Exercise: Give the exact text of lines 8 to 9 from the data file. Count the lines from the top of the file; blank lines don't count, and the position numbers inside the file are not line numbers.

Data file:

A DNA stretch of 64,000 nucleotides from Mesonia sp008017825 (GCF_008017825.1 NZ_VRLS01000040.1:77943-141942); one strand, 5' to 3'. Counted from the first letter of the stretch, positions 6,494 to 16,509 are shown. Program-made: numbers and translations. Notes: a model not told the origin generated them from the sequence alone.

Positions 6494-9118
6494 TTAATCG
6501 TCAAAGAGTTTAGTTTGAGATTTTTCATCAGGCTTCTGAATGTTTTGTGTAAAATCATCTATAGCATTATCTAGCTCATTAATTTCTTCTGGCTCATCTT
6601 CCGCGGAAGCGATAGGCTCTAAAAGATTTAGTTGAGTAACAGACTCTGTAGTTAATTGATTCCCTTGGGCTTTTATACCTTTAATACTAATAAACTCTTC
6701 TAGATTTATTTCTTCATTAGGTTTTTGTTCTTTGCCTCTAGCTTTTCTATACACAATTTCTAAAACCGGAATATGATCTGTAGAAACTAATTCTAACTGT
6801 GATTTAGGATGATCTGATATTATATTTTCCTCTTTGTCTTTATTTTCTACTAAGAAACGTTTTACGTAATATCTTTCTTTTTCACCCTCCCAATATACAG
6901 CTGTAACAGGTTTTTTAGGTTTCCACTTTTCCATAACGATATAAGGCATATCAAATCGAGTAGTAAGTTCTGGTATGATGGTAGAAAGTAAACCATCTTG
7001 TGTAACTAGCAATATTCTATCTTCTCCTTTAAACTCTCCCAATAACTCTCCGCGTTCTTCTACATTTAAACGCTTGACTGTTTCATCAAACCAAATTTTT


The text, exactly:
6901 CTGTAACAGGTTTTTTAGGTTTCCACTTTTCCATAACGATATAAGGCATATCAAATCGAGTAGTAAGTTCTGGTATGATGGTAGAAAGTAAACCATCTTG
7001 TGTAACTAGCAATATTCTATCTTCTCCTTTAAACTCTCCCAATAACTCTCCGCGTTCTTCTACATTTAAACGCTTGACTGTTTCATCAAACCAAATTTTT